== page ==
Days after Facebook F8 wrapped up in San Jose, the Microsoft Developer Conference Build 2018 opened in Seattle. The conference runs May 7-9 at the Washington Convention Center, and is an opportunity for Microsoft to court developers.
In 2016 Microsoft ranked number one among open source project contributors on GitHub with 16,419 contributors. Monday’s keynote by Microsoft VP of Cloud and Enterprise Group Scott Guthrie announced a partnership with GitHub on two key products: Visual Studio App Center and Outlook.
To encourage developers to build Windows apps, Microsoft also announced a generous revenue sharing model for developers that is considerably above the industry standard of 70 percent. Developers will get 95 percent of revenue earned through app sales, in-store purchases, and new subscriptions; or 85 percent if the buyer is directed to the Microsoft Store app via Windows or Surface platforms.
AI-Enhanced Dev Tools Make Programmers’ Lives Easier
With seven million monthly-active developers, Microsoft Visual Studio is one of the world’s most popular developer tools.
A key new addition to Visual Studio is IntelliCode, a set of AI-assisted capabilities that improve productivity when coding. As you type, a built-in “IntelliSense” function will recommend the most likely API. The model also learns to provide more accurate suggestions as you write more code. The machine-learning model that makes the suggestions is trained with over 2000 GitHub repos. The extension is currently only available for C#.
Another function coming to Visual Studio is Live Share, which provides coders with a simple and streamlined real-time sharing environment, with changes updated on both parties’ screens as they are written. The function also smoothens the collaborative debugging process, as both parties can set breakpoints and advance the debug cursor.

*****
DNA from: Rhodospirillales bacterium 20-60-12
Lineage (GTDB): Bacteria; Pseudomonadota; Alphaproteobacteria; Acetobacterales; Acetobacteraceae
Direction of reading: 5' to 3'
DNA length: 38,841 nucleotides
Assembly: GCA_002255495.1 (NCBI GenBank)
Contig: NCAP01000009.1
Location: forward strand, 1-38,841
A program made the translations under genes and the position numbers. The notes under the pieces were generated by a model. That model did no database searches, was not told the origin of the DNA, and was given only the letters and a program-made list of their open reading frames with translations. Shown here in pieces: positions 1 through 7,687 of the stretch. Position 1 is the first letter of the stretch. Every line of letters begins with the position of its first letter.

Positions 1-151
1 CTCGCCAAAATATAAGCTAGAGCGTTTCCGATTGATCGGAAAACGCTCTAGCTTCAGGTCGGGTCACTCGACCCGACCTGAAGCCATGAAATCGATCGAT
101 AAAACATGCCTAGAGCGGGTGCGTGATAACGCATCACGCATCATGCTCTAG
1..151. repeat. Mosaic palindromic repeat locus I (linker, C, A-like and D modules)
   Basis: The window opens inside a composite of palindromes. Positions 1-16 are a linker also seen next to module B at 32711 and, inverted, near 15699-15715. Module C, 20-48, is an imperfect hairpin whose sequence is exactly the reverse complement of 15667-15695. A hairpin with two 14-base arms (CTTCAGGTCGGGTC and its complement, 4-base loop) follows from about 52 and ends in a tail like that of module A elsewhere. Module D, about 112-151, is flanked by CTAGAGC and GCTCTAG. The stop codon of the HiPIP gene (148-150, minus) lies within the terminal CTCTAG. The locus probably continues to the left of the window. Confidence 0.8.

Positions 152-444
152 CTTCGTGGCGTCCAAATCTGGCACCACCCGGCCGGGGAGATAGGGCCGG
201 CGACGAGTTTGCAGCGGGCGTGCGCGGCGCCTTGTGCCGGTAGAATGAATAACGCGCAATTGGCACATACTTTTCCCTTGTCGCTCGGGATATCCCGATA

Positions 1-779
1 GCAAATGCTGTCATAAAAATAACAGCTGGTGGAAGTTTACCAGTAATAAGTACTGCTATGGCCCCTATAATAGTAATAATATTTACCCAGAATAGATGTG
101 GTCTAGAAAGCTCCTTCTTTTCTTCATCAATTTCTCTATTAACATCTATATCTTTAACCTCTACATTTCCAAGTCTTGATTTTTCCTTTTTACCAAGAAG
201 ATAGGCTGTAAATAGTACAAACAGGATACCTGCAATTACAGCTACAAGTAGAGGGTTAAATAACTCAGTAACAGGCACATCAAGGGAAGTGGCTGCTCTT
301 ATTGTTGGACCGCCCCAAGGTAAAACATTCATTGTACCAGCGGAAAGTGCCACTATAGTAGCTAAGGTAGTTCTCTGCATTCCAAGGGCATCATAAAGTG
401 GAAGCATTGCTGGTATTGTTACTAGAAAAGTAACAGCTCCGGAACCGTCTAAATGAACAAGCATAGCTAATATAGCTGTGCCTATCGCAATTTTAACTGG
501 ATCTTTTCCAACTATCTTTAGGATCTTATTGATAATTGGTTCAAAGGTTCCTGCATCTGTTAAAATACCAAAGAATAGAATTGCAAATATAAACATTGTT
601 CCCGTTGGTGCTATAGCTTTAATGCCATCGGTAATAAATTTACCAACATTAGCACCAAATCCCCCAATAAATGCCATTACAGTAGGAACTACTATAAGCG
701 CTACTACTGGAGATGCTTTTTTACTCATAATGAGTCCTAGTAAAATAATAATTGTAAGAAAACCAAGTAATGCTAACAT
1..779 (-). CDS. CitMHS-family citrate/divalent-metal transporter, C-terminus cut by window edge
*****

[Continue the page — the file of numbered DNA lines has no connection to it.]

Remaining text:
Enlarging the .NET Ecosystem
In an attempt to pool AI engineers into their .NET ecosystem, Microsoft Executive Vice President of Artificial Intelligence & Research Harry Shum announced the opensourcing of ML.NET. Originally developed by Microsoft Research, ML.NET is a cross-platform, open source machine learning framework that has evolved into a powerful tool over the past decade and is used in multiple Microsoft product groups such as Windows, Bing, PowerPoint, Excel, etc.
Shum said the new open source ML framework will enable .NET developers to build their own machine learning models and applications without prior machine learning or parameter tuning experience.
The preview version of ML.NET can perform machine learning tasks such as classification (supporting text categorization, sentiment analysis) and regression (such as price forecasting). As a framework, ML.NET can accommodate popular ML Libraries such as TensorFlow, Accord.NET, and CNTK.
Microsoft’s Dev Platform Embraces Opensourcing
Whether you are a fan of Visual Studio or .NET development or not, it’s what Microsoft offers developers. Corporate Vice President Julia Liuson, who leads a Microsoft team of more than 1,000 for the Visual Studio and .NET Framework, tells Synced that it was back in 2011 that Microsoft made a top-level decision to open up the developer system.
She tells a story of when former Microsoft VP Robert Wahbe — who had earlier left the company to form his own startup Highspot.inc — visited Microsoft offices to do demos at the request of CEO Satya Nadella. To everyone’s surprise, Wahbe arrived with a Mac.
“He told us that Microsoft didn’t support open source, so although he wanted to use Microsoft products, he had to run codes on Linux using a Mac. His said his company only wrote 10 percent of their codes, the rest were opensource,” Liuson recalls. “That was when we knew opensource and the cloud was the way to go. We want you to code locally and have cloud functions.”
Liuson tells us machine learning has always empowered Microsoft’s development platforms, but in the background. One example is the “report a bug” function in Visual Studio that receives up to 70,000 responses per year. A machine learning system translates and filters the feedback messages, dispatching them to appropriate teams. Now, all that tech is getting its time in the spotlight. Says Liuson, “To make ML-based functions means putting AI up in the front.”
Journalist: Meghan Han | Editor: Michael Sarazen